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Executive Interview Series: Sam Wares, TSG Director of Client Success & M&A Expert

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The Executive Interview Series provides readers exclusive insights from movers and shakers in the payments industry. The payments industry is under continuous transformation. This series offers diverse perspectives on everything from strategy to payments technology and the industry’s future.

In this interview, TSG marketing team member Rachel Hartley sat down with Sam Wares, Director of Client Success and M&A expert at TSG, to discuss current M&A activity, what impacts multiples, and how TSG supports buyers and sellers.

Q: Rachel H. 

With M&A being a hot topic as of late, what are you seeing in the market? What other trends are you seeing relative to deal activity?  

A: Sam W. 

It’s been widely reported that M&A deal activity is down in 2023 relative to recent years. We track deal activity in payments (fintech), where we’ve seen 30 deals in the U.S. mid-way through Q2. This is coming off a peak of 132 deals in 2021 and 114 last year. 

I view this as a correction to the craze in 2021, where capital was deployed in fintech at a much faster pace – due diligence was fast-tracked, multiples were higher than ever, and buyers wanted companies in fintech that showed growth potential. Investors have plenty of capital available. Still, deal pace has slowed because multiples have returned to pre-pandemic levels, traditional due diligence processes have been re-established, and buyers are now prioritizing a path to profitability when vetting targets.

The emphasis on profitability excites me because it fits perfectly with TSG’s Value Optimization Service, which is part of our M&A services. Under the Value Optimization Service, we essentially enter a partnership with a payments company that is looking to turn the dial up on all aspects of their performance with the goal of increasing their value on their path to an exit. They do this by working closely with TSG’s experts and leveraging our one-of-a-kind suite of products. Case Study: Proven Approach to Valuation & Go-To-Market Services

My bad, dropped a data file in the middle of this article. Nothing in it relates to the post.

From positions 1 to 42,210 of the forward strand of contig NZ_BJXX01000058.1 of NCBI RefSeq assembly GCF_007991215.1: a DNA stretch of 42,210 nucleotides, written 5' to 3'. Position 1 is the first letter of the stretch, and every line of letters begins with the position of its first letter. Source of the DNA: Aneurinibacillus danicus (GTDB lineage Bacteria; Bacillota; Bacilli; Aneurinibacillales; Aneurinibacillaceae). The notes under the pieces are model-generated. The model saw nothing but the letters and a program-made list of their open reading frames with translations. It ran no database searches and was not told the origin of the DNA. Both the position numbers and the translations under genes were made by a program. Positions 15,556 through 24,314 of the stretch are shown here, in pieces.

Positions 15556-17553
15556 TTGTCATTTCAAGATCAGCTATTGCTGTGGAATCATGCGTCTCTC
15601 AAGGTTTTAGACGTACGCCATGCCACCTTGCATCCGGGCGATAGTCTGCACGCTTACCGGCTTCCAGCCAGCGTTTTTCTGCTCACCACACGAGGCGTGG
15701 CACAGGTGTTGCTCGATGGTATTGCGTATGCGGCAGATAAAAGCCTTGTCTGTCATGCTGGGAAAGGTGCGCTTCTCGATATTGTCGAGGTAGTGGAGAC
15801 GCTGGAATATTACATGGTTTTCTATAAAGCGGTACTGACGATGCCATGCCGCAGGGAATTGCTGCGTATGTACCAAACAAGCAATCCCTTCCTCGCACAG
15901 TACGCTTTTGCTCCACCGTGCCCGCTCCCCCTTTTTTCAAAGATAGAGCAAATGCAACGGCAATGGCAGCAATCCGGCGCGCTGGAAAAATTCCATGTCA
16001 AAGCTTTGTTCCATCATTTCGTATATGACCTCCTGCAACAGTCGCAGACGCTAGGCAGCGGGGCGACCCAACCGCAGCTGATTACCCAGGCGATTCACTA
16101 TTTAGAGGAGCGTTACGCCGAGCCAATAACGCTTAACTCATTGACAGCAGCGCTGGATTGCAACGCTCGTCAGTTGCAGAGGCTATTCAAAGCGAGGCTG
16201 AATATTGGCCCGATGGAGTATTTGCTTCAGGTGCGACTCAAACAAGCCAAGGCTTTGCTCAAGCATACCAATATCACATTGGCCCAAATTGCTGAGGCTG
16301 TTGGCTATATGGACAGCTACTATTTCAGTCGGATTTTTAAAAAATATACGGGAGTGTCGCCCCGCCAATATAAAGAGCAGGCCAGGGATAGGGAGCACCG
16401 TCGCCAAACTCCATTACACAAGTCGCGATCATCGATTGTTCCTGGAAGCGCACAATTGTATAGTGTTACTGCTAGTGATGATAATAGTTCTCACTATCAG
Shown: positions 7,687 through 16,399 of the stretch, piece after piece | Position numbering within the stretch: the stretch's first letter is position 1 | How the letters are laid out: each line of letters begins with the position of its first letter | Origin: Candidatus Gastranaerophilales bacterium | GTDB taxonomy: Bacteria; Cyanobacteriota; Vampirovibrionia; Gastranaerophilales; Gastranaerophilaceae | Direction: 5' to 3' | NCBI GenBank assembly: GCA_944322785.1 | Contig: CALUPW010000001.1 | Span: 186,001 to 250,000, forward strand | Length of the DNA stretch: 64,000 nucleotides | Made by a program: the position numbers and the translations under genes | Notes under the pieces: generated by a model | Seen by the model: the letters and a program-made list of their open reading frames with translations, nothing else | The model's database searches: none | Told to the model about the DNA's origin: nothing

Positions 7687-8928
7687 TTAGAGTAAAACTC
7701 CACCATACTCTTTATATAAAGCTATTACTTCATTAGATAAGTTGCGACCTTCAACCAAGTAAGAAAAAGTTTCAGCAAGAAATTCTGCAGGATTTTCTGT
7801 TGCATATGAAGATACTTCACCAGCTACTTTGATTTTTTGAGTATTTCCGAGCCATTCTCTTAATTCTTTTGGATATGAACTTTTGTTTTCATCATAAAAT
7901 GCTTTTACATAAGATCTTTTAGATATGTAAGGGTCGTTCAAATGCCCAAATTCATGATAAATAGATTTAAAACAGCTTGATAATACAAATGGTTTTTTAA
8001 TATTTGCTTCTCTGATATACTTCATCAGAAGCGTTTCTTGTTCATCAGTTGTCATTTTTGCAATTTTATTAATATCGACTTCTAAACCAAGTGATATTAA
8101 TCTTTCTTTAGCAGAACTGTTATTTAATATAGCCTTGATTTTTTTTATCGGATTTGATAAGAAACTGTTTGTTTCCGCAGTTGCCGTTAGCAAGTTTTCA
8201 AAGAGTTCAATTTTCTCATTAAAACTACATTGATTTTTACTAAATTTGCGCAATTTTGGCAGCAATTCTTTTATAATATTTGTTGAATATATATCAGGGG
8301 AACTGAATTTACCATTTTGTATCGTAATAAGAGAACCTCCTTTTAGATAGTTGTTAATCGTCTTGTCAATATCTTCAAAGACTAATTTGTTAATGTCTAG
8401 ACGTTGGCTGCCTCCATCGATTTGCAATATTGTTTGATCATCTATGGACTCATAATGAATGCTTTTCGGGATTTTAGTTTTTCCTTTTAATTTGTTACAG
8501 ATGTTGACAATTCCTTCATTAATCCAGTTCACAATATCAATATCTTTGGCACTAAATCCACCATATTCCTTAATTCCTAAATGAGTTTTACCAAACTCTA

When tracking deals, TSG categorizes the seller in one of four different buckets: Independent Sales Organization (ISO), Independent Software Vendor (ISV), Gateway, and Other. By nature of the type of organization and the market’s maturity, Gateway deals are the least common. If we look at the mix of deals relative to the total year-to-date compared to 2022, the portion of deals involving an acquisition of an ISV and those categorized as Other are slightly up, while acquisitions of an ISO are slightly down. This tells me that payments companies are expanding less using the traditional path of adding merchant portfolios. Now they have a greater focus on acquisitions that improve their technology, reach, or infrastructure.  

Q: Rachel H.

What can you tell us about current trends with multiples? 

A: Sam W. 

Multiples spiked in 2021 and have come back to pre-pandemic levels. Specifically, deals are trading at around 8 to 9 times EBITDA after hitting 10.5 and greater in 2021. Another commonly used measure shows multiples ranging from 1.5 to 2 times revenue, but payments companies still see a bump trading closer to 3 to 4 times revenue. Software companies with a strong payments mechanism often see even greater multiples. The inflated multiples of 2021 are one presumed cause of the decrease in deals. Many companies received a valuation at the peak and are continuing to chase a number that is unavailable today.